22 Chapter 1322 Concentration Measurements Per Cent or Parts Per Hundred = mass of part / mass of whole X 100 = mass of part / mass of whole X 10 2 Parts Per Thousand = mass of part / mass of whole X 10 3 Parts Per Million = mass of part / mass of whole X 10 6

23 Chapter 1323 Concentration Measurements Per Cent or Parts Per Billion = mass of part / mass of whole X 10 9 Parts Per Trillion = mass of part / mass of whole X 10 12

24 Chapter 1324 Concentration Measurements Mass of Part / Mass of Whole Numerator and Denominator Must be on Same Basis, e.g students/students, people/people, politicians/politicians, grams/grams, GRAMS/MILLITERS (special situation)

25 Chapter 1325 Concentration Measurements Mass of Part / Mass of Whole 10 g / 100 g = g / 100 mL = 0.1

26 Chapter 1326 Concentration Measurements Mass of Part / Mass of Whole 10 g / 1 L = 10 g / ( 1 L X 1,000 mL / L) = 10 g / 1,000 mL = 0.01 (mass/vol.)

27 Chapter 1327 Concentration Measurements Mass of Part / Mass of Whole 10 µg / 1 L = 10 µg / 1,000 mL = (10 µg X 1 g / 10 6 µg) / 1,000 mL = (10 -5 g) / 1,000 mL = (mass/vol.)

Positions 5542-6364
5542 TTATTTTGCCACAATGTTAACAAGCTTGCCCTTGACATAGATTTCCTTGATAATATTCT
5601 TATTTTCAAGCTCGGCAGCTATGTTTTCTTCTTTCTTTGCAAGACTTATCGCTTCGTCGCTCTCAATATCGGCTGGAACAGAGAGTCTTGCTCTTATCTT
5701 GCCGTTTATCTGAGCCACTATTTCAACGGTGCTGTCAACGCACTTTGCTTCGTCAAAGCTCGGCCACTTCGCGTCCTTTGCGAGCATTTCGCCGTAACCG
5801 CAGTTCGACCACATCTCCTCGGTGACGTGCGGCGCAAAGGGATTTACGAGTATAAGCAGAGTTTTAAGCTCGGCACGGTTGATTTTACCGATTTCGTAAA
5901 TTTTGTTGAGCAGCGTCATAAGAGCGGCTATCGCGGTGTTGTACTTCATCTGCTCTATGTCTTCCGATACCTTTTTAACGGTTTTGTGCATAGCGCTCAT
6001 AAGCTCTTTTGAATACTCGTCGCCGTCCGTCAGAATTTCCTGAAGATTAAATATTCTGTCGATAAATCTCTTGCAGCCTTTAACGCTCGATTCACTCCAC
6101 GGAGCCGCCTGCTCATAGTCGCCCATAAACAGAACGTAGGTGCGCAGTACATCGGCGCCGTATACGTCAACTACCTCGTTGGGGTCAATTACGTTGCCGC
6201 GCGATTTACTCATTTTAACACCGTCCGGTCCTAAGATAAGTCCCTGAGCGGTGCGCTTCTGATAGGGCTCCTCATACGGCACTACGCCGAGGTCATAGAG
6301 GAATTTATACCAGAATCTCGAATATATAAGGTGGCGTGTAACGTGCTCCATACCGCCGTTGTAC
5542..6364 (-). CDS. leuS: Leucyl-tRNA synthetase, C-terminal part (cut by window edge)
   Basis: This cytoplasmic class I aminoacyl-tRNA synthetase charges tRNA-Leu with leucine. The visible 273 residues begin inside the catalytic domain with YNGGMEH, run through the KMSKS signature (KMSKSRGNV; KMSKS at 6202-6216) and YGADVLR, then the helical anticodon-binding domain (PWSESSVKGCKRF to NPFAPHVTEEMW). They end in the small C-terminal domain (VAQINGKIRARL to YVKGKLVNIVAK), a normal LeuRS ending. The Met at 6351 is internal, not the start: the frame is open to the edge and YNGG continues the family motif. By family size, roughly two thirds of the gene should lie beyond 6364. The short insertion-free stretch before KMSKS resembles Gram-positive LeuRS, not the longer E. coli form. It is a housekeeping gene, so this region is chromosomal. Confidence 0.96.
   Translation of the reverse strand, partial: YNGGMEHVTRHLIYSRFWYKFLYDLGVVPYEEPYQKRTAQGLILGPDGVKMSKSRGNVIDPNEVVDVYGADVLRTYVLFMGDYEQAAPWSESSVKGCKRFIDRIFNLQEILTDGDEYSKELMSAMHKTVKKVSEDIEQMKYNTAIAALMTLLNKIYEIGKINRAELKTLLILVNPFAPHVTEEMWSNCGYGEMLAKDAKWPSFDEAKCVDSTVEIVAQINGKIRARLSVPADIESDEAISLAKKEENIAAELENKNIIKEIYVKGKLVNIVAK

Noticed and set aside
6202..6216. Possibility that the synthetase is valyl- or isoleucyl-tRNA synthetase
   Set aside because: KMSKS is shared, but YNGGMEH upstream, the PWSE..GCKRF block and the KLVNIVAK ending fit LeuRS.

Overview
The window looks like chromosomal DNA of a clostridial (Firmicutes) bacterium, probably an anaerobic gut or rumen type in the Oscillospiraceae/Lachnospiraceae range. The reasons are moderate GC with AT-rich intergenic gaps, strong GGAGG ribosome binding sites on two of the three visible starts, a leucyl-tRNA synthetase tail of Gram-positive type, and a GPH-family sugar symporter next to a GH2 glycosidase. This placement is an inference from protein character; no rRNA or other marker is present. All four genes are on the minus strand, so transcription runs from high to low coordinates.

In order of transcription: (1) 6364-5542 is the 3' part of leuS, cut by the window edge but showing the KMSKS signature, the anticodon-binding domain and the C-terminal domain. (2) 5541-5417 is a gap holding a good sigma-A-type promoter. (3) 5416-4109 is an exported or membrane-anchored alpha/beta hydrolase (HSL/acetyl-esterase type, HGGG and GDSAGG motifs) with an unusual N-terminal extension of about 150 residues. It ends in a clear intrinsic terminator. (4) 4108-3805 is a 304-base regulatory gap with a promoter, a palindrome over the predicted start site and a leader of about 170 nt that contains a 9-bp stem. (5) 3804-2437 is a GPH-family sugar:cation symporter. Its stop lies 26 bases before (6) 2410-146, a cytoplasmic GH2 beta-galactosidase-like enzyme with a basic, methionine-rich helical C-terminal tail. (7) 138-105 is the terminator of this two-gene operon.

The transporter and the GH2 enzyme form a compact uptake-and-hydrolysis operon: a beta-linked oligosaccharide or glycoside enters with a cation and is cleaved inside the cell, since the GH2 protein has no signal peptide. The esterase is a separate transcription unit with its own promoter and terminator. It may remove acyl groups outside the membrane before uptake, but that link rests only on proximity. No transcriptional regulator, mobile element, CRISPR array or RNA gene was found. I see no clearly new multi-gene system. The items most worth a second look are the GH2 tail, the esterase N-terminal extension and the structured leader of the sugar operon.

28 Chapter 1328 Example 13.1 Contaminant Concentrations The maximum allowable level of nitrate in drinking water set by the Environmental Protection Agency is 10 mg NO 3 – per liter. What is this level expressed in ppm? What is the concentration in (a) ppb and (b) ppt corresponding to a maximum allowable level in water of 0.1 µg/L of the gasoline additive MTBE (methyl tert-butyl ether)? (0.1 µg X 1 g / 10 6 ) / ( 1 L X 1,000 mL / 1L) = g / 1,000 mL = Exercise 13.1A To convert this nitrate level to ppm, we need to have the numerator and denominator in the same units. By using m. illigrams, we make the denominator 1 million mg. The numerator then expresses the ppm of olute, that is, ppm NO 3 – 10 mg NO 3 – 1000 g water 1 g water 1000 mg water 10 mg NO 3 – 1,000,000 mg water = 10 ppm NO 3 – =x What is the molarity of the solution in Part A? CH 3 -O-C(CH 3 ) 3 Form. Wt. = 88 g/mol M = moles / Liter = (10 -7 g / 88 g/mole)/ 1 L = 1.14 X M Exercise 13.1B

29 Chapter 1329 Water Purification Remove dirt and most bacteria by filtration Aerate water –Otherwise tastes flat If necessary, filter through charcoal –Remove colored or odorous compounds Kill remaining bacteria